Nothing strikes more fear in the heart of an SLP than those two little words... lateral lisp. To most parents it seems like an easy fix. It's just a sound or two that their child has trouble with... a few speech therapy sessions and boom, it should be fixed, right? Nope! Not that simple.
Now if you're NOT a speech language pathologist, let me first define some terms. Primarily speaking, there are frontal lisps and there are lateral lisps.
A frontal lisp occurs when the tongue either protrudes between, or touches, the front teeth and the sound produced is more like a /th/ sound than a /s/ or /z/. Many children go through a perfectly normal phase of producing a frontal lisp. Most will outgrow this and will be able to produce a correct /s/ sound by around kindergarten. Children who continue with a lisp past this age typically require speech therapy to correct it.
A lateral lisp occurs when the air escapes over the sides of the tongue and into the cheeks.... this can occur on several sounds, /s/, /z/, /sh/, /ch/ /zh/, and /dj/. Parents of children with lateral lisps often describe their child's speech as sounding "mushy" or "slushy". These types of lisps are NOT developmental. Children with lateral lisps do not typically outgrow it and will require speech therapy to correct.
Now speaking to my SLP colleagues.... if you have a child with a lateral lisp I'm assuming you've done a thorough oral motor/mechanism exam to determine if the child has any structural or functional issues. If not... do it! There are often myofunctional issues with these kids and those should be addressed (that's a post for another day).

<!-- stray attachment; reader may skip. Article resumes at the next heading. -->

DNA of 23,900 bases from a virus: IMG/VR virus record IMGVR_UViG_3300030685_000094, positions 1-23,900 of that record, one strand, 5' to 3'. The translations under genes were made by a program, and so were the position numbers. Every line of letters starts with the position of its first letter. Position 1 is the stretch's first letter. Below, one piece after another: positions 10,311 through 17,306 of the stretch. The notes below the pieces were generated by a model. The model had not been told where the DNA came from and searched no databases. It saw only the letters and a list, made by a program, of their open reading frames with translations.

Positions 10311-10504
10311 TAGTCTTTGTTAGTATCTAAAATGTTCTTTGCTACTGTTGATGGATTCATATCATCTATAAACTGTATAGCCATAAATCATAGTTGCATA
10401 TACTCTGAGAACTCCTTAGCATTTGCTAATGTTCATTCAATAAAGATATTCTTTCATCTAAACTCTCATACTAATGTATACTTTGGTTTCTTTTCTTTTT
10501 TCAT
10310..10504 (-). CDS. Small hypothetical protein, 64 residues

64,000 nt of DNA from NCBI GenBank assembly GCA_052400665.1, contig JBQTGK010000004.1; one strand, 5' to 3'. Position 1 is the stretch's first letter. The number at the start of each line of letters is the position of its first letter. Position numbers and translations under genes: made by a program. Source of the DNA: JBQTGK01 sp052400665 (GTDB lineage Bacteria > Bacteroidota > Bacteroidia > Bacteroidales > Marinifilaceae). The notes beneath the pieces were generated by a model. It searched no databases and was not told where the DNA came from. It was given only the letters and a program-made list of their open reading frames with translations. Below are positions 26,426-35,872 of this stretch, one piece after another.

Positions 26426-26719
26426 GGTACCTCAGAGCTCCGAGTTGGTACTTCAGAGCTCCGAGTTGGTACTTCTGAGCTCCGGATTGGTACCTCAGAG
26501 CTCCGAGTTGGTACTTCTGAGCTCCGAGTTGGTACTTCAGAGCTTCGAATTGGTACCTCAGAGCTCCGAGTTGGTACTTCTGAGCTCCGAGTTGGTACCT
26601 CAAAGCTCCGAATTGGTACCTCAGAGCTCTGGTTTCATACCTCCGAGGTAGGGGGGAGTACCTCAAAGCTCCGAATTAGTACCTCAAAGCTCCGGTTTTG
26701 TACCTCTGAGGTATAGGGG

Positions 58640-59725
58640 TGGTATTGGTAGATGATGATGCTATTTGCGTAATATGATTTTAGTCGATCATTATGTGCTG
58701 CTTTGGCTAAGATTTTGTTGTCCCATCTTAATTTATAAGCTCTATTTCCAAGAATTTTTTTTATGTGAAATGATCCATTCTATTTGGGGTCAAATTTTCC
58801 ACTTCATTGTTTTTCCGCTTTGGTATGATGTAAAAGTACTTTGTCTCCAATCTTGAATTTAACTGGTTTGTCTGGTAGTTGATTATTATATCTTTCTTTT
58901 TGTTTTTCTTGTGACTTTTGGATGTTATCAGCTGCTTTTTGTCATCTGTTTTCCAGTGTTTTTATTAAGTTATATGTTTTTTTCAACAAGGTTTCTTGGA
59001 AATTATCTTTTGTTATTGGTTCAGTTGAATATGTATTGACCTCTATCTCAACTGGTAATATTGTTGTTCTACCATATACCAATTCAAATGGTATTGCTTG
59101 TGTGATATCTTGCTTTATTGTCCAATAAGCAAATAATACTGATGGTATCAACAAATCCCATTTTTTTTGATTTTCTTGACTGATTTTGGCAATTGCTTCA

Let's talk about speech therapy for a lateral lisp....
The first thing we have to do is elicit the correct production of the target sound, whether /s/, /sh/, or /ch/ (I always start by targeting voiceless phonemes). Essentially, these kids have to learn to anchor the lateral borders of their tongue to the interior margins of their molars to prevent air from escaping laterally. There are plenty of techniques out there to help cue correct tongue placement, such as the butterfly technique, using straws, and fantastic resources from Pam Marshalla. But, I prefer what I call a phonetic approximation approach.
I start by eliciting /s/ from the /t/ sound. It looks something like this...
BUT THAT'S NOT THE SECRET!
If your little clients are anything like mine they quickly figure out that I'm trying to get them to say /s/! Ugh... which means they automatically go right back to that lateral airflow when they move to the word level. Oh, the frustration!
So, here's my "secret" (drum roll please)...
Tell the child you're NOT actually going to work on the /s/ sound! That's right.... you're done with /s/ and aren't even going to talk about it anymore! You are going to create a completely new sound... the "flat tire" sound! As we hold out that /t/ sound in step 2, it actually sounds like a tire losing air. It's the idea behind my new deck of speech sound cues from Bjorem Speech Publications created specifically for children who lateralize.
The reason these new picture cues work so well is because you have a visual representation of their "new sound". Often when kids start adding a newly learned non-lateralized sound into different positions of words they begin to realize we're really working on /s/ and go right back to lateralizing again. But these cards help me remind them... NO /s/ sounds! We're only using the "flat tire" sound now. Then we start "removing" the /s/ sound from words and replacing it with that "flat tire" sound.
This mental shift has been the key to my clients creating a new motor plan for correct production of /s/. I'm telling you, it's literally that simple.
Need more information about this technique? There is much more detailed information included on the insert inside the Bjorem Speech Publications deck for Lateralization. Plus this deck also includes "new sound" cues and target words for each sound that kids lateralize.... including /z/, /sh/, /ch/, and /dj/!
And don't forget to follow me on Instagram to see LOTS of real life therapy videos showing how I use this technique!
***A quick word about carryover... Don't forget to use those principles of motor learning to promote generalization of these skills. Working through a hierarchy of constant to variable positions in words/phrases, blocked to randomized practice, and simple to complex tasks will ensure your kids with articulation deficits won't be in years of speech therapy without significant progress.***